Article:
Richard Seddon: King of God's Own
**2014 Must Read** Otago Daily Times
'The life, the health, the intelligence, and the morals of the nation count for more than riches, and I would rather have this country free from want and squalor and unemployed than the home of multi-millionaires.'- Richard Seddon, 1905
Casting a long shadow over New Zealand history, Richard John Seddon, Premier from 1893 to his untimely death in 1906, held a clear vision for the country he led. Pushing New Zealand in more egalitarian directions than ever before, he was both the builder and the maintenance man - if not the architect - of our country.
Challenging popular opinion of New Zealand's longest-serving Prime Minister as a ruthless pragmatist, cunning misogynist and Imperialistic jingoist, this landmark biography of Seddon presents an altogether more sympathetic, erudite appraisal.
Reconciling two generations of New Zealand scholarship, Richard Seddon: King of God's Owndemonstrates that, while holding fast to common ideals, Seddon was successful by mastering the art of the possible. He knew instinctively what his electorate would tolerate and remained in step with public opinion. Despite contradictions in his attitudes towards other races, he fought to ensure privilege did not become entrenched in what he envisioned as a white man's utopia. In this perceptive new evaluation, political historian Tom Brooking explains Seddon's complex relationship with Maori and shows how he in fact held a progressively bi-cultural vision for the future of 'God's Own Country'.
Seddon was no saint. Somewhat autocratic and given to petty nepotism, he nevertheless remains the most dominant political leader in our country's history. Internationally, his high profile within the Empire helped put New Zealand on the map. Domestically, he sought a middle ground between free-market extremism and full-blown socialism. And more privately, Seddon was a devoted family man, his actions shaped much more by his supportive wife and assertive daughters than has previously been realised.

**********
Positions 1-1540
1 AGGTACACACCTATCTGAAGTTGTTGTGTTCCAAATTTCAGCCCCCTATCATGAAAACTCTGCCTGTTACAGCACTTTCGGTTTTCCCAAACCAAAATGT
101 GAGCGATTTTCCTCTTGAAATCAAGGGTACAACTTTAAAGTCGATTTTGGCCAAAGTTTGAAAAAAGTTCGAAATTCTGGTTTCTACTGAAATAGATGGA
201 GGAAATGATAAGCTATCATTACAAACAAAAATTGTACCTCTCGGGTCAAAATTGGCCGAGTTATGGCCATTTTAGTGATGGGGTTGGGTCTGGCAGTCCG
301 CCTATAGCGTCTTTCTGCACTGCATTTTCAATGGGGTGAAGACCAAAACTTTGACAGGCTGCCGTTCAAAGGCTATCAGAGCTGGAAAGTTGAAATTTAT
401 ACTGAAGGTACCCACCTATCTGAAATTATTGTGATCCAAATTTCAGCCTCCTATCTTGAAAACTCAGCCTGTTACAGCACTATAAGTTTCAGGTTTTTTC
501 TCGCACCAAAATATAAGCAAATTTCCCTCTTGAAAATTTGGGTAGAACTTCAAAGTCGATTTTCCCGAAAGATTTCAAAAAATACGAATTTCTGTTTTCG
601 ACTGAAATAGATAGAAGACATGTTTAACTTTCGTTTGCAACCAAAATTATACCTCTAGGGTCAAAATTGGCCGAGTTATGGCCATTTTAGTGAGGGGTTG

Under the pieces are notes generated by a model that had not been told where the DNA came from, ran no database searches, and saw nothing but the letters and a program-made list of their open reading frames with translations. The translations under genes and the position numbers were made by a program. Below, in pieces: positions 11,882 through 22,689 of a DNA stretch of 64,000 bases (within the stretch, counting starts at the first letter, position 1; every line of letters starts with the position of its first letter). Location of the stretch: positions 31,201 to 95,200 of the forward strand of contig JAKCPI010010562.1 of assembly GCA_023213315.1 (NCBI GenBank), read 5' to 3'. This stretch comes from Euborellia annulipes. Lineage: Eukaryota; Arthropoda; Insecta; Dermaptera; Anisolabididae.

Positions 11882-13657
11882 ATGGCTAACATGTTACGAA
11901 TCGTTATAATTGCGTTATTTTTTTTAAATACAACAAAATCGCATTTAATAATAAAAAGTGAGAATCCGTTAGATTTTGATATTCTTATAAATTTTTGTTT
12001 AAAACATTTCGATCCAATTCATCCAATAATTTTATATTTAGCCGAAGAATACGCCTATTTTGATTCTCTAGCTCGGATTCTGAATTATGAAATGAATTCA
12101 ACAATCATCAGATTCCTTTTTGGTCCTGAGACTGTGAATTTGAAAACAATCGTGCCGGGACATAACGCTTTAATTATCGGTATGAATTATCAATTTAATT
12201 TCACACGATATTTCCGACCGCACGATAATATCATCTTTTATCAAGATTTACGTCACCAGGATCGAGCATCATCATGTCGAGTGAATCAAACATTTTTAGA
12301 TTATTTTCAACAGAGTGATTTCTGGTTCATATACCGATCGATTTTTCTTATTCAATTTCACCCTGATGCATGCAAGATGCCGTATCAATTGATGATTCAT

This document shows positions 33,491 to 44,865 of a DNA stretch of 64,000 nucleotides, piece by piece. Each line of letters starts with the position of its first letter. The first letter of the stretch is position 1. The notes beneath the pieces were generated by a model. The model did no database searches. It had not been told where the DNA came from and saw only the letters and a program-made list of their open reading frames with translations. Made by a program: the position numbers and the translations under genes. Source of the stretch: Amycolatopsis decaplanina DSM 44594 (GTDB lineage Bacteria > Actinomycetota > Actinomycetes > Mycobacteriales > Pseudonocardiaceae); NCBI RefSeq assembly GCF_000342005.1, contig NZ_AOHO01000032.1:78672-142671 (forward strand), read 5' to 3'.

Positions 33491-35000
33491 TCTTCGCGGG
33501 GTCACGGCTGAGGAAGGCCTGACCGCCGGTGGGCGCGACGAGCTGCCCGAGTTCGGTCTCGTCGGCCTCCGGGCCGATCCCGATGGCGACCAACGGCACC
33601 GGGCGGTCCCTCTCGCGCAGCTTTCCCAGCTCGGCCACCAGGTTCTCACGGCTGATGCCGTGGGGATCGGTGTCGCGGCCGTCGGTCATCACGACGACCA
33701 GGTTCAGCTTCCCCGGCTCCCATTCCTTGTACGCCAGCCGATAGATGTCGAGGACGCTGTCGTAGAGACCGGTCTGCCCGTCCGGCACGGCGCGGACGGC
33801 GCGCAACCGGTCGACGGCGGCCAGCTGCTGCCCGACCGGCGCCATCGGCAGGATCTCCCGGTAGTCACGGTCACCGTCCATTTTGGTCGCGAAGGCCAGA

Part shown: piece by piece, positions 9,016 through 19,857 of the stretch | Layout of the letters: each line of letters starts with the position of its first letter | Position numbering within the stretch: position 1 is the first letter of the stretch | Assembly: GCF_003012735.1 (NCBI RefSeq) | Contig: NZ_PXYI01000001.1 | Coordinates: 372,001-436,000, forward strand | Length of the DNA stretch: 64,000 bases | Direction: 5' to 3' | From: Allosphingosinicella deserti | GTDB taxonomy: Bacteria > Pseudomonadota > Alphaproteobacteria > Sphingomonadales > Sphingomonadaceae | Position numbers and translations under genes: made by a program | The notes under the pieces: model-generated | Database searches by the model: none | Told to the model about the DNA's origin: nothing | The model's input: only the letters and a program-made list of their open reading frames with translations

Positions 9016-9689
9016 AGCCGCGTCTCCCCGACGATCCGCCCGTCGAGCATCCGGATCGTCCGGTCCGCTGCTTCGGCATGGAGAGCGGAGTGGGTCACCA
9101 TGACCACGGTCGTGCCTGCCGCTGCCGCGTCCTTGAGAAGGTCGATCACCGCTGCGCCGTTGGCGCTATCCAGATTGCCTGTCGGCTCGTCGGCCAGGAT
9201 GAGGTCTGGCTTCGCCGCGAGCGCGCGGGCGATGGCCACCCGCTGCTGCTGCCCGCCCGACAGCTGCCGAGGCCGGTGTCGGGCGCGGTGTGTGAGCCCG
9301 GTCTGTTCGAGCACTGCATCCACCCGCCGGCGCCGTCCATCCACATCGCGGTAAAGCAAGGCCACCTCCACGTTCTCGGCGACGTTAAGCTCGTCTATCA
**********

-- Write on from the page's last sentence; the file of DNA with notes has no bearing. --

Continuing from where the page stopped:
Richard Seddon: King of God's Ownis a superlative achievement in New Zealand history writing. Absorbing, wide-ranging and beautifully articulated, it reframes and repositions one of the founding fathers of modern New Zealand.
'The definitive biography of one of New Zealand's most influential political leaders.'
- Paul Moon, author of New Zealand in the Twentieth Century
'King of God's Ownis a nuanced and generous assessment of our most famous Premier, a man very much of his own time.'
- Gavin McLean, co-editor of the bestselling Frontier of Dreams: The Story of New Zealand
'An excellent biography, and a major revision of an important period in this country's history.'
- Barry Gustafson, acclaimed biographer of Sir Keith Holyoake, Sir Robert Muldoon and Michael Joseph Savage
Also available as an eBook
'The definitive biography of one of New Zealand's most influential political leaders.' —Paul Moon, author of New Zealand in the Twentieth Century 'King of God's Own is a nuanced and generous assessment of our most famous Premier, a man very much of his own time.' —Gavin McLean, co-editor of the bestselling Frontier of Dreams: The Story of New Zealand 'An excellent biography, and a major revision of an important period in this country's history.' — Barry Gustafson, acclaimed biographer of Sir Keith Holyoake, Sir Robert Muldoon and Michael Joseph Savage
PROFESSOR TOM BROOKING holds a personal chair in history at the University of Otago, where he has taught courses in New Zealand, Australian and British history, as well as political biography, since 1978. He specialises in environmental and political history, and the connections between Scotland and New Zealand. He served as regional chair for the Dictionary of New Zealand Biography and was president of the New Zealand Historical Association from 2011 to 2013. Among Brooking's published works are six monographs, including a biography of Seddon's lieutenant John McKenzie (which was shortlisted for the Ernest Scott Prize in History) and two general histories of New Zealand, and five further edited or co-authored volumes, in addition to numerous articles and essays. Brooking has been married to Trish for 41 years and has two children and three grandchildren. He lives in Dunedin.